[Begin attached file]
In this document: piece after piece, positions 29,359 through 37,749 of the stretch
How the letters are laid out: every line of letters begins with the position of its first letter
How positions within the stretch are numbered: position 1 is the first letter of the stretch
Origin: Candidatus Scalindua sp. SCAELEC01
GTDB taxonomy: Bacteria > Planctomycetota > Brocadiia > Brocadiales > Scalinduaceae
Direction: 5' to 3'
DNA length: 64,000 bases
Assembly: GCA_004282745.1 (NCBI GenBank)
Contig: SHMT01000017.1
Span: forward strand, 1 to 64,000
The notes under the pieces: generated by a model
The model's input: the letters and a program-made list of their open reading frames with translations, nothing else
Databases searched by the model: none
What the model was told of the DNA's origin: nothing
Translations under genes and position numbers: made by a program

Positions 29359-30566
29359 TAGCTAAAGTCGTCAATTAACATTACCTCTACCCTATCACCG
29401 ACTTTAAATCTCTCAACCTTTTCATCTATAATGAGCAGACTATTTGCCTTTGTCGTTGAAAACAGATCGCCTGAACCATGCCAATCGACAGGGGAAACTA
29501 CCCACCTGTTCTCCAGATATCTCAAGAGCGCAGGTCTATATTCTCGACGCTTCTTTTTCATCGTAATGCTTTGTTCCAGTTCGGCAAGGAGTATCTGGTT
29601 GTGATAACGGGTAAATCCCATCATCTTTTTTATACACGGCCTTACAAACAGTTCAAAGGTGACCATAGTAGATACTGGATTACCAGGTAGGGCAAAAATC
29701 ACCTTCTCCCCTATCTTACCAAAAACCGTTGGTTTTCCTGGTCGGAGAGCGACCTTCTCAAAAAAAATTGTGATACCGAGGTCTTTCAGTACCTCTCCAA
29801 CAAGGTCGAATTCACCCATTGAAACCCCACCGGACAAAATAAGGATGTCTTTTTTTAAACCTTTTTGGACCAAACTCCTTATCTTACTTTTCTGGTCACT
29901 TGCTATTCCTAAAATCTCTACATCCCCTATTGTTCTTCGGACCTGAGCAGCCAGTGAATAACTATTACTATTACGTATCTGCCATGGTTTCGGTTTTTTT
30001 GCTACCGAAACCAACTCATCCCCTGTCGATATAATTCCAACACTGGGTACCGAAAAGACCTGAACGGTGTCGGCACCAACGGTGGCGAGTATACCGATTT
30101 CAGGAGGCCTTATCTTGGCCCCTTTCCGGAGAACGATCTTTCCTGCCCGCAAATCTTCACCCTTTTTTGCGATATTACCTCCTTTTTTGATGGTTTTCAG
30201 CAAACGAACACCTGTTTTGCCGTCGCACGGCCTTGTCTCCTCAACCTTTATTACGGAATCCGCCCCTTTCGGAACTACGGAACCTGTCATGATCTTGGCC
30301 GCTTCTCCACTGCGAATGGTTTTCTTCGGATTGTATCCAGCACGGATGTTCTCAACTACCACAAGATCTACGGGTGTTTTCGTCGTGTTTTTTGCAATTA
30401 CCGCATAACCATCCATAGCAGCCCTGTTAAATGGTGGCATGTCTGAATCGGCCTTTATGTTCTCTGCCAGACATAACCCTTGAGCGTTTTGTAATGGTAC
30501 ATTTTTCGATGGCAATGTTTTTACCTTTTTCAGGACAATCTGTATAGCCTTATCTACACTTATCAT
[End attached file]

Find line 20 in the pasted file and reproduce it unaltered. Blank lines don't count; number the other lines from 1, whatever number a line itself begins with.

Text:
29601 GTGATAACGGGTAAATCCCATCATCTTTTTTATACACGGCCTTACAAACAGTTCAAAGGTGACCATAGTAGATACTGGATTACCAGGTAGGGCAAAAATC